Women In Loverecommended viewing

Men in Love
★★★★★
☆☆
Released: 
1968
Director: 
Ken Russell
Starring: 
Alan Bates, Oliver Reed, Glenda Jackson, Jennie Linden
The Setup: 
Two couples come together and one of them comes apart in this adaptation of D.H. Lawrence’s novel.
Discussion: 

This is one of my favorite movies. I love the crazy dialogue and over-the-top direction and performances, but THAT is the glory of vintage-era Ken Russell. It also tells a great and moving story… one that could more accurately have been titled Men In Love.

The film follows two sisters, Ursula and Gudrun, played by Jennie Linden and the always-incredible Glenda Jackson [who won best actress for this], as they hook up with two men, the quiet and spiritual Rupert, played by Alan Bates, and bottled rage reservoir Gerald, played by Oliver Reed. The movie explores and contrasts the relationships of the two couples as Ursula and Rupert learn to coexist despite their temperamental differences, while Gudrun and Gerald feeding on each other’s weaknesses, with the emotionally manipulative Gudrun gradually destroying the bottled-up Gerald. But while all this is happening Rupert is yearning for Gerald, and that’s the aspect I’m most interested in here.

You see, Rupert wants to love Gerald [and so do I], with a love equal but different than the love he has for his wife. But Gerald ain’t having it [even after cockteasing poor Rupert by fixing him with a smoldering look and saying “Do you think a woman, and ONLY a woman, will ever make your life?”], and he rebuffs poor Rupert at every turn.

Oh, did I mention that the two men wrestle in the nude?

Yup, they sure do. My jaw was ON THE FLOOR at this scene the first time I watched this movie. Gerald says “Huh, I feel tense,” and Rupert says “Well, let’s do some nude wrestling,” and that’s exactly what they do. To say that there’s some homoeroticism going on would be putting it mildly. Immediately after this, when they’re still all naked and sweaty, having had their symbolic orgasm [you’ll know it when you see it], Rupert makes his first big play for Gerald, who gives him the cold shoulder.

SPOILERS!! THIS PARAGRAPH REVEALS THE ENDING!!
Eventually the four of them go on a skiing holiday together, which of course proves disastrous, as Gudrun takes up with a flaming fag sculptor whose flamboyancy aggravates the unresolved issues of masculine identity that Gerald is unable to reconcile within himself. Rupert and Ursula leave early, with Rupert offering his love to Gerald once more before leaving, which Gerald refuses. Things go even worse after they leave, with the castrating Gudrun finally crushing Gerald’s very identity as a man, and Gerald walks out into the snow to die.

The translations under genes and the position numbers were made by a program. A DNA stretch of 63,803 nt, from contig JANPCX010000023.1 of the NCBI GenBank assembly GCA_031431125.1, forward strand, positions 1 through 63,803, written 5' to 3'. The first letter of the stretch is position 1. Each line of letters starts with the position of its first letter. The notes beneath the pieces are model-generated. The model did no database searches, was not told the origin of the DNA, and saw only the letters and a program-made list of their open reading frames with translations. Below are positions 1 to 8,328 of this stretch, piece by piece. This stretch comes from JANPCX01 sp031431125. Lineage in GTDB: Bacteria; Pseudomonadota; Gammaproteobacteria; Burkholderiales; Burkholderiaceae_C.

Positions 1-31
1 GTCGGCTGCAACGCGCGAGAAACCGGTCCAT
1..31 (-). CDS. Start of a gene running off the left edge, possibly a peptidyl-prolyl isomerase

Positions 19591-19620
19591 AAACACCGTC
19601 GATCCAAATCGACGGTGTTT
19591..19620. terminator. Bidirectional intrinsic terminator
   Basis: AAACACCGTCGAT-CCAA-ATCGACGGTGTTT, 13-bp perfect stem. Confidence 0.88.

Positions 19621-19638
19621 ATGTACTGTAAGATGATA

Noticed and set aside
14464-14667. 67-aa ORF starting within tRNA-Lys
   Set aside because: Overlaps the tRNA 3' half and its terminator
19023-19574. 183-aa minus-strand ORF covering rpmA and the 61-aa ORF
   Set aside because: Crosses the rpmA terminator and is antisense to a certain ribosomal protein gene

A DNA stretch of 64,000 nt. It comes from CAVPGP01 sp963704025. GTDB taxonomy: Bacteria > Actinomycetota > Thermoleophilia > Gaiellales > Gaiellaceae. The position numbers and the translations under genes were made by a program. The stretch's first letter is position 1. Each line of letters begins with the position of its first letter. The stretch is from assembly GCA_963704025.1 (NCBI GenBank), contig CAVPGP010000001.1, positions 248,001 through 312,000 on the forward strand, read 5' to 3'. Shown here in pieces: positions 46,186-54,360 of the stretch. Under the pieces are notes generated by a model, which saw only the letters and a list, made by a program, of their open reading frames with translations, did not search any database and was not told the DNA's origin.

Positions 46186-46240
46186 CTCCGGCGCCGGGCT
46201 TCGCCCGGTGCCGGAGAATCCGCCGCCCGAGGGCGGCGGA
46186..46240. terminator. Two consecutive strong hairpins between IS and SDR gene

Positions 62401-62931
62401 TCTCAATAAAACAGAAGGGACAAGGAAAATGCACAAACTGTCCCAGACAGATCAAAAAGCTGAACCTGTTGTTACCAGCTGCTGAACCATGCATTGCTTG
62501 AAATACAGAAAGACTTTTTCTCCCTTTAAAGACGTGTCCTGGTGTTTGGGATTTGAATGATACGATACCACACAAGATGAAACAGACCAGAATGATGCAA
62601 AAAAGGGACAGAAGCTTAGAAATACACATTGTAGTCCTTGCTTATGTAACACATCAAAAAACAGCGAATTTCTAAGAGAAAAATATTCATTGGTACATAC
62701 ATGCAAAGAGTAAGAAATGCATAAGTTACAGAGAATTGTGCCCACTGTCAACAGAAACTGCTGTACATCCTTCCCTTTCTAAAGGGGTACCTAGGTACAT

Rupert cries over the body, and says to his wife “He should have loved ME.” Then there’s a great ending where Ursula quizzes Rupert about the love he wanted with Gerald. He explains that he wanted a separate love, but equal to the one he shares with her. She says “You can’t have it because it’s not possible… it’s a perversion.” He simply replies: “I don’t believe that.” She looks up, the frame freezes, and the music goes crazy. The end!
< < < SPOILERS END

In addition to everything else it accomplishes in terms of the complex relationships it delineates between the men and the women, it also tells a very beautiful and sad homosexual love story. The screenplay fairly faithfully follows the book, and much of the WHACKED-OUT dialogue is adapted very well from the novel. I re-read the novel recently, and this is one of those miraculous adaptations that amaze that the book simply COULD have been adapted so faithfully … because in my opinion the novel is a bit of a mess. Imagine my surprise upon reinvestigation to see that the screenplay was written by none other than LARRY KRAMER!

In the spirit of the novel, the scenes and dialogue are symbolic to the point of ridiculousness, but the magic of Ken Russell makes it work. It’s as though the movie as a whole is taking place on the plane of metaphor, so all the wild flights of fancy work almost expressionistically, and it works to heighten the emotion.

The performances are all good. Don’t miss [though you couldn’t possibly] Eleanor Bron’s wonderful turn as Hermione. Let it also be said that Oliver Reed as Gerald is a smoldering HUNK of MAN. That whole emotionally-stunted, bass-voiced, mustachioed-industry-baron with great posture thing just makes me crazy. Glenda Jackson is wonderful, as usual. She’s one of those actresses who just sort of attracts your gaze no matter what she’s doing.

I don’t have much else to say… this is just a flat-out good movie, with an intelligent script, interesting direction, great performances… it just all comes together in this fascinating movie.

Should you watch it: 

Definitely.